All Saints Meal Ministry
Joel and I had our first child, beautiful Ruth Elizabeth, last November, and soon after we brought her home, I thought, “Hmmm…It’s going to be a while before I can do the things I used to, and it may never be as easy to do them!” Homemade dinners from wife/mother would come again one day, but it was going to take me some time to have the time, energy, or inclination to cook. Thankfully, All Saints has a wonderful ministry of providing meals to families with new babies, as well as to families undergoing the trial of serious illness, surgery, or death. Over the next few weeks, we were abundantly fed, both by delicious dinners our brothers and sisters in Christ brought, and also by fellowship and encouragement we felt we were otherwise missing, cooped up at home with a newborn at the beginning of winter. Our little family was richly blessed by the hospitality and love extended to us during such a momentous time.
Having Ruth wasn’t my first experience with the meal ministry of our church. In fact, it all started way back in October of 2003, shortly after All Saints began meeting as a church. I will always remember taking a meal to the Dwelle family after Greta was born. The Dwelles had just moved to Austin, and I was a newlywed, only starting to learn to cook. I felt funny taking mediocre food to people I had never met. It’s a great thing, too, that I didn’t yet know that Sarah Dwelle is fabulous in the kitchen, or I might have missed what ended up being a great visit with Sarah and Eva and a newborn Greta! (A few months later, I was inspired to buy an electric mixer because I watched Sarah bake cookies WITHOUT A RECIPE while carrying on a full conversation with me and her darling children! So impressive.) Anyway, after visiting for a while that first day of taking a family dinner, I left thinking, “I really like them! I think I just made a new friend!”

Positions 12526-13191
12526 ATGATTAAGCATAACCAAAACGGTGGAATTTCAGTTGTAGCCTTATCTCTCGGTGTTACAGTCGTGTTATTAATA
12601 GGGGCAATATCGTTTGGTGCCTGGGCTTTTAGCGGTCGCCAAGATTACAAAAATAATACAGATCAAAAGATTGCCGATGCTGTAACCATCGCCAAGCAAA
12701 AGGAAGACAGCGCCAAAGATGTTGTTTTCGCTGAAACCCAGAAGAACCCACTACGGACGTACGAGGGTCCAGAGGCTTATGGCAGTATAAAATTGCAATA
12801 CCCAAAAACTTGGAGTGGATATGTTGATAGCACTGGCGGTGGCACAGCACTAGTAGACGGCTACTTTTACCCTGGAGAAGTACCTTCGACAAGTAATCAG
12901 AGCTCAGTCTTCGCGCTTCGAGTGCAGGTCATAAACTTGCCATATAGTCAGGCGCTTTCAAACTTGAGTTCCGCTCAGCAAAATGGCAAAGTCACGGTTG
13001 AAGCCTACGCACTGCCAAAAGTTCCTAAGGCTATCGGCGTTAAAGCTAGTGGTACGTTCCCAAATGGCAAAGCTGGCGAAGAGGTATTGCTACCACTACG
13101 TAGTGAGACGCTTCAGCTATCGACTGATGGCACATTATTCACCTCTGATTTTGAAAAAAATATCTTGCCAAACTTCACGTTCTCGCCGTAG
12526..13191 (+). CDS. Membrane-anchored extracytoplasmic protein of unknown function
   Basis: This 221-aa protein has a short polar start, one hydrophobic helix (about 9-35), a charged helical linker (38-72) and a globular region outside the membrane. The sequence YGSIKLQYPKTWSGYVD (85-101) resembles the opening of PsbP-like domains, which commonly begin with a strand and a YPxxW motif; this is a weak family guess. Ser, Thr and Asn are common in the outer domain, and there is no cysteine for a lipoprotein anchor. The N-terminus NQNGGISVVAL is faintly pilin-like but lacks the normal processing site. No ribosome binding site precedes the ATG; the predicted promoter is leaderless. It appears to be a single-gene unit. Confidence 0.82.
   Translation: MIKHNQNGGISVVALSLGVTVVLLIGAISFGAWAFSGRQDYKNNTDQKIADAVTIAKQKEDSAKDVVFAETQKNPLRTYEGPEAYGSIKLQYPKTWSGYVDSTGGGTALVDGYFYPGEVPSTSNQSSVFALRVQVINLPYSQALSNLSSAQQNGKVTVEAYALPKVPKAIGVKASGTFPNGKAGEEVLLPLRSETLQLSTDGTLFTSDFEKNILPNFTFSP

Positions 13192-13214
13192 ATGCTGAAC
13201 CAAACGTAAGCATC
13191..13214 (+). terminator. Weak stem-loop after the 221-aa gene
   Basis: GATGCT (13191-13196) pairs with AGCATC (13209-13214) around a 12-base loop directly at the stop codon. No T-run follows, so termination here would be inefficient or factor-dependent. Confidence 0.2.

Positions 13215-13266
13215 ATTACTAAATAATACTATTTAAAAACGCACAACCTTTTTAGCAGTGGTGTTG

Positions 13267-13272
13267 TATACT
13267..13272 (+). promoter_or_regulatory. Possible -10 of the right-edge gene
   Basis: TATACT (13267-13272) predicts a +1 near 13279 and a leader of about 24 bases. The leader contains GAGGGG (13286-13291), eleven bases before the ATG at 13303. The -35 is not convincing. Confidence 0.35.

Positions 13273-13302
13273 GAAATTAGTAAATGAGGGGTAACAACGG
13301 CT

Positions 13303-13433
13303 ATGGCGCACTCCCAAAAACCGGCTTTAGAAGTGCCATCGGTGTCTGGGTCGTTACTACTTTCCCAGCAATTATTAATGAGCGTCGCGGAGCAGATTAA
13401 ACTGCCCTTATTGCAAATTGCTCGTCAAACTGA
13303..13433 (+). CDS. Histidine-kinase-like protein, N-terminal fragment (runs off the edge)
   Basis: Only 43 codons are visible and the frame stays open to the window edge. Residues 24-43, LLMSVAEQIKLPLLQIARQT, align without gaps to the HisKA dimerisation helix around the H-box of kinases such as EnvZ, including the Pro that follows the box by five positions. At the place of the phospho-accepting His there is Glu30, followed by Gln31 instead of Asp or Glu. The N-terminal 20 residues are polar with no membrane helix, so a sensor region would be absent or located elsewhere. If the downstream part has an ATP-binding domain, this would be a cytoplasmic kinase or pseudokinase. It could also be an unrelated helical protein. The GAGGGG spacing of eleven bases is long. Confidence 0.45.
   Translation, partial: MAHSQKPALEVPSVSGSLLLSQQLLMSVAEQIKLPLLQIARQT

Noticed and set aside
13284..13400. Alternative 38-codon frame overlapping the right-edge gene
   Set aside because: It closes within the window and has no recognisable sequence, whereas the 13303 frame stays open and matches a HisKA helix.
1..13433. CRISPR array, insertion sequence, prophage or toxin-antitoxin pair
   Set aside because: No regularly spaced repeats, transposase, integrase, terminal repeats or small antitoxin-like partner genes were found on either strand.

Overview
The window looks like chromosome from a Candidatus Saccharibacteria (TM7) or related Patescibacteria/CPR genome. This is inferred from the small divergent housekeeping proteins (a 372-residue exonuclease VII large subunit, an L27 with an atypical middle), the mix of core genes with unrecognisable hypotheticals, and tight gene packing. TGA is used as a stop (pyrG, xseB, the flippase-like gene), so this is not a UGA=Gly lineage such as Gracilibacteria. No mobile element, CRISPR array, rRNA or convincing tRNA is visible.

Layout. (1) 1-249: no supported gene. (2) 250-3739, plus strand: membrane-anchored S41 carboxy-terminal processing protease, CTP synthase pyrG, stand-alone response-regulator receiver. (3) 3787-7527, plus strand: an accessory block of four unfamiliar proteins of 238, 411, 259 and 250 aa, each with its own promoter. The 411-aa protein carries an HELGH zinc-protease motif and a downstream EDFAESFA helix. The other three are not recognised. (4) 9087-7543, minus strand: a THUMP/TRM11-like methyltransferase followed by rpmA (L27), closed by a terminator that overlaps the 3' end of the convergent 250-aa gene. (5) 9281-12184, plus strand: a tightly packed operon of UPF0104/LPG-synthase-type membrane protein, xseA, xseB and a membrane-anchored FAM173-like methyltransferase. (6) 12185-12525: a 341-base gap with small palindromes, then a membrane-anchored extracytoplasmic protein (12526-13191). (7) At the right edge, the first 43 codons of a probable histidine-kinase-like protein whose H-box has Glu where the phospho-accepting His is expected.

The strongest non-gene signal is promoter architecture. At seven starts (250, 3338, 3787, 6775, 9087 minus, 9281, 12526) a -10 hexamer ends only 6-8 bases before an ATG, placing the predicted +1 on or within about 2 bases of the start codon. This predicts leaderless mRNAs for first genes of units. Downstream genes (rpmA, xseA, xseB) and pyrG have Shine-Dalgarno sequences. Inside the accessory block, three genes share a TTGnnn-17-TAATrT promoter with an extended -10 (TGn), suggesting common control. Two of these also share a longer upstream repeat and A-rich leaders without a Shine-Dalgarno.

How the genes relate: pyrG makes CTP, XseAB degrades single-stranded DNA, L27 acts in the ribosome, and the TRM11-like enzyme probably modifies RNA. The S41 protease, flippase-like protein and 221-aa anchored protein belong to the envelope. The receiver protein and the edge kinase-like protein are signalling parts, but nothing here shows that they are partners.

Some life events, such as babies or surgeries, mean that preparing meals becomes difficult, or even impossible, for a time. In these situations, meals provided by the church family are God’s clear provision of “daily bread” for His people in need. But in other cases, such as bereavement, the physical presence of the body of Christ is at least equally as important as a casserole. That casserole not only provides sustenance, it shows that the Lord himself is here and coming alongside those who are suffering. Many of us have had the experience of muffins, a pan of lasagna, or a plate full of cookies from a friend or stranger that make the grieving process easier because they are a reminder that we don’t grieve alone, and we don’t grieve as those who have no hope.
It’s been truly delightful to make meals for families in the church many, many times since then. Like so many mission trip experiences you hear about, I started volunteering to make meals for families with new babies because I wanted to do something to serve them. But time after time, the Lord has blessed me as I see His hand at work in homes, through visits as I drop off dinner, and especially through the precious first few days of babies’ lives.
God has continued to bless All Saints with lots and lots of children, and He has continued to draw new families to our church. Over the next several months, we have at least 10 women expecting babies! I would love to encourage you to sign up to take dinner to a family with a newborn or other need. This is a ministry that anyone and everyone can take part in! By no means do dinners have to be gourmet or even homemade. Singles, married couples, couples with children, couples without children, children themselves can all come up with (or pick up) a simple meal to offer. And by sharing that food, you will be extending the abundance of God and aroma of His grace to His children.
If you’d like more information, please contact Raine Pipkin or me.